So what's the answer? It would seem to do less sitting, maybe a lot less.

It's even possible in a few years the way classrooms look could be very different:

More options:

or even DIY!

A virtuous cycle fueled by micro-bribes

We're trying an experiment of zero TV for the summer in the hopes that Aidan (our 6 year old) will get more into reading. I'm also paying him off shamelessly to the tune of $0.05 per book he reads.

It's working out much better than any plan I've hatched to date.  There were not even two minutes of combined complaining about summer tv deprivation. This after I braced for at least two weeks of protests.

I'm also incentivizing his little brother Dylan (3 years old) to coax Aidan into reading him books. I'm paying off Dylan on the side (1 cent) for every book he talks Aidan into reading. 

It's been surprisingly successful virtuous cycle fueled by micro-bribes.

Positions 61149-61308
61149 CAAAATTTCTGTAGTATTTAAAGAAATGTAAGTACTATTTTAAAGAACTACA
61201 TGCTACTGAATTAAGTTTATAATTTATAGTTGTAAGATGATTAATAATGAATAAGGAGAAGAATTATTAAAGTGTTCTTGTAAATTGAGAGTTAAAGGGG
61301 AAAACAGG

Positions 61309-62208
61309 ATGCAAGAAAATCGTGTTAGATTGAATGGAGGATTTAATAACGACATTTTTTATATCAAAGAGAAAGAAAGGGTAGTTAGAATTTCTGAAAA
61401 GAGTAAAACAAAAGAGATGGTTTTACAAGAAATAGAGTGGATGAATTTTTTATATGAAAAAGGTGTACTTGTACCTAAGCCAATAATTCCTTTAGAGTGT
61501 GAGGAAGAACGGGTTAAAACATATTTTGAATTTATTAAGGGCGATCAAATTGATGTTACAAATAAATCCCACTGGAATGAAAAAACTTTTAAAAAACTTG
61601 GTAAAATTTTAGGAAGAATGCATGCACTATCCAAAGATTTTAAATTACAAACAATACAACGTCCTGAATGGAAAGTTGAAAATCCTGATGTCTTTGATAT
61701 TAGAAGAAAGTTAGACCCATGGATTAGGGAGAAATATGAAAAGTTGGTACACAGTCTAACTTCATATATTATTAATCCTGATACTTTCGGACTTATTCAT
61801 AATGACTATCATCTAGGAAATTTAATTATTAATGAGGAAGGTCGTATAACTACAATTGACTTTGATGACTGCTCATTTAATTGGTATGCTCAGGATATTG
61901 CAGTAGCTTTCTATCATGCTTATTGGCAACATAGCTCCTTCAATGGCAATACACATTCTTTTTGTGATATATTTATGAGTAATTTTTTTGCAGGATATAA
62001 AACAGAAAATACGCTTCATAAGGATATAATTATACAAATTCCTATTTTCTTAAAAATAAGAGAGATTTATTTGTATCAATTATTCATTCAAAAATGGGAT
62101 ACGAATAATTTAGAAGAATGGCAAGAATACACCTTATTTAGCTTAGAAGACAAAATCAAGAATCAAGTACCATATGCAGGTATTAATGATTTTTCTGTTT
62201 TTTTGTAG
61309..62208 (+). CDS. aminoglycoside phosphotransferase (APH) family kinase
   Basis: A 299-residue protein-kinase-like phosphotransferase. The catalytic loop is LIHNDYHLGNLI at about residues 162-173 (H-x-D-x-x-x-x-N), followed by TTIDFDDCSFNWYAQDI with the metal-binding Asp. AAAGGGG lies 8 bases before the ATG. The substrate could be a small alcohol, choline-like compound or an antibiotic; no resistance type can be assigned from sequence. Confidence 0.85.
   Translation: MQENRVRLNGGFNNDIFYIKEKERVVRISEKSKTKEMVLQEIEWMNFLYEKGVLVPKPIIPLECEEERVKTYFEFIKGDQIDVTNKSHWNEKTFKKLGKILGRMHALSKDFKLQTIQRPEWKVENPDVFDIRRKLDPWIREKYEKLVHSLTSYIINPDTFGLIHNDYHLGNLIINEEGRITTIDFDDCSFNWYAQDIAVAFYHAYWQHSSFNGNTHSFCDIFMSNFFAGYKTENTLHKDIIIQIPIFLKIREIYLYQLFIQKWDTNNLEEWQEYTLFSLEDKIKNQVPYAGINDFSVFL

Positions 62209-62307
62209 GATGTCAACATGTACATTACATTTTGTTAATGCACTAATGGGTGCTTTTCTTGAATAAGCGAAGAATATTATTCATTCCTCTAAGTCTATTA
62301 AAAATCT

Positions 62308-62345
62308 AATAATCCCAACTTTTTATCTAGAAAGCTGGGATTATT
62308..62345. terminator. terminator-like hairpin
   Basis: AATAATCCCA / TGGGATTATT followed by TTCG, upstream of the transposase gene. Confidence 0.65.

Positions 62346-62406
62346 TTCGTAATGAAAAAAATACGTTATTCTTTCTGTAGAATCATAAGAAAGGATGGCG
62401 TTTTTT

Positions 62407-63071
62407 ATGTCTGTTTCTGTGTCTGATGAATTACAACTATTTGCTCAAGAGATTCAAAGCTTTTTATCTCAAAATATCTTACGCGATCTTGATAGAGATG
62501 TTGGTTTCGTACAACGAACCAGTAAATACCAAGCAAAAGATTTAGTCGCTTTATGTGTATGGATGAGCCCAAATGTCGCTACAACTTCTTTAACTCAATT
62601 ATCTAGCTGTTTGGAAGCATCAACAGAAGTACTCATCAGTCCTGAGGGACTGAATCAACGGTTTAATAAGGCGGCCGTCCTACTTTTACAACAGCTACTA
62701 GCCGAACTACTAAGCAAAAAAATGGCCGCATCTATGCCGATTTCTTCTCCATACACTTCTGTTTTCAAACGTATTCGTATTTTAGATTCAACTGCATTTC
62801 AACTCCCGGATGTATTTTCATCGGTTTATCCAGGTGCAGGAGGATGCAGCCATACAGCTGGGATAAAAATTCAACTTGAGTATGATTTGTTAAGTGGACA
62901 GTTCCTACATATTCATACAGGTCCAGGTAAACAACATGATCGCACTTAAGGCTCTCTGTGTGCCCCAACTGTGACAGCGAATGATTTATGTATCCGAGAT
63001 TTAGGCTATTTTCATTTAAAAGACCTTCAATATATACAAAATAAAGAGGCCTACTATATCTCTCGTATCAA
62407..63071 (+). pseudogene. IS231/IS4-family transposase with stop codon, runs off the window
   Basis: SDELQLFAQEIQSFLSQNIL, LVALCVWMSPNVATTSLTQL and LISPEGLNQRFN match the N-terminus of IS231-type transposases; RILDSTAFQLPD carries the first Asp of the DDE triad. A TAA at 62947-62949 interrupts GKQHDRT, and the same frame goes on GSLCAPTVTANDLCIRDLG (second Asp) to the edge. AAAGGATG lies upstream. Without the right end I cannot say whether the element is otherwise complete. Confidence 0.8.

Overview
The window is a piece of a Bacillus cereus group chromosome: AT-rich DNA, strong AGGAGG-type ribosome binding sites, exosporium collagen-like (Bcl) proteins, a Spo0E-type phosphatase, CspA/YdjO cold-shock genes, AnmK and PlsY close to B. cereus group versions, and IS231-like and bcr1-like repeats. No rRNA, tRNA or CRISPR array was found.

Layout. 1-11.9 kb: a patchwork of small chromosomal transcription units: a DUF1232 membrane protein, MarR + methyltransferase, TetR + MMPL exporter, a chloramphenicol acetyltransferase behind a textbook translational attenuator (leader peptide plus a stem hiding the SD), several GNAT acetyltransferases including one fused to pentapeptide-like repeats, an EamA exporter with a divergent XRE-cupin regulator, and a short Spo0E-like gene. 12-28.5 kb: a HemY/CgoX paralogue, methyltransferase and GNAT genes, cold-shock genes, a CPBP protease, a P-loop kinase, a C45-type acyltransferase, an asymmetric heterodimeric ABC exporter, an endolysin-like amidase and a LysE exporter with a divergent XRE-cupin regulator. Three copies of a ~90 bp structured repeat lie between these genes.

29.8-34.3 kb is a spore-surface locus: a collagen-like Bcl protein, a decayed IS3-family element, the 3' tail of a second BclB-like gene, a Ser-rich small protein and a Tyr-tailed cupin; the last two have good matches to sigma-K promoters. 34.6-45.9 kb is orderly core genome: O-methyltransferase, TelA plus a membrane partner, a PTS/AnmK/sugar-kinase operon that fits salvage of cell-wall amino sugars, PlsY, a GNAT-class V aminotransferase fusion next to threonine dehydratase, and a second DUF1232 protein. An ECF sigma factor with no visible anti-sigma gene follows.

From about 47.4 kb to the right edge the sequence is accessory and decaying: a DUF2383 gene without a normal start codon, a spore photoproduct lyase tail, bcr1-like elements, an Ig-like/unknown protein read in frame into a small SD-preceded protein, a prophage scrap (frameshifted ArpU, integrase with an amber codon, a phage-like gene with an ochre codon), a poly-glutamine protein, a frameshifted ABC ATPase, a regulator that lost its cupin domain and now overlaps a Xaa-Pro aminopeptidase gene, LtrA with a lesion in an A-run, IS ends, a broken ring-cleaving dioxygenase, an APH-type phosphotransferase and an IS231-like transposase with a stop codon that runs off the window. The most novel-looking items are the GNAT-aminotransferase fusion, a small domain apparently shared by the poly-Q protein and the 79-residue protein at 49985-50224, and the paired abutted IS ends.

Git - A quantum leap in software version control

"This is too important to miss out on. This is possibly the biggest advance in software development technology in the ten years I've been writing articles here." - Joel Spolsky

Every so often a software developer comes across a new tool that positively changes the fundamental way they work. This experience is invigorating and refreshing. For myself this seems to happen about once every two or three years it seems if I'm lucky.

Just recently this has thankfully happened in the form of ?Git. There are loads of great articles on Git - why to use it, tutorials, etc.  So instead of repeating those I'll just link to a small subset of the very best ones I would tell 'pre-Git-Brendan' to get started with.

My favorite Git articles and sites:

Why I love Git

It's soooo easy to create your repository:  git init